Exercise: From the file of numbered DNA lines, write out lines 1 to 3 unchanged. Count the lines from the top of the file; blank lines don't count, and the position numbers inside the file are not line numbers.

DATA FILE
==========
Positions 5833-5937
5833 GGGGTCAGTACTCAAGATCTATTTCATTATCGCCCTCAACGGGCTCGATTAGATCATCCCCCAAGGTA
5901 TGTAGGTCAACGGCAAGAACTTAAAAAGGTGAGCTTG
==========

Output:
Positions 5833-5937
5833 GGGGTCAGTACTCAAGATCTATTTCATTATCGCCCTCAACGGGCTCGATTAGATCATCCCCCAAGGTA
5901 TGTAGGTCAACGGCAAGAACTTAAAAAGGTGAGCTTG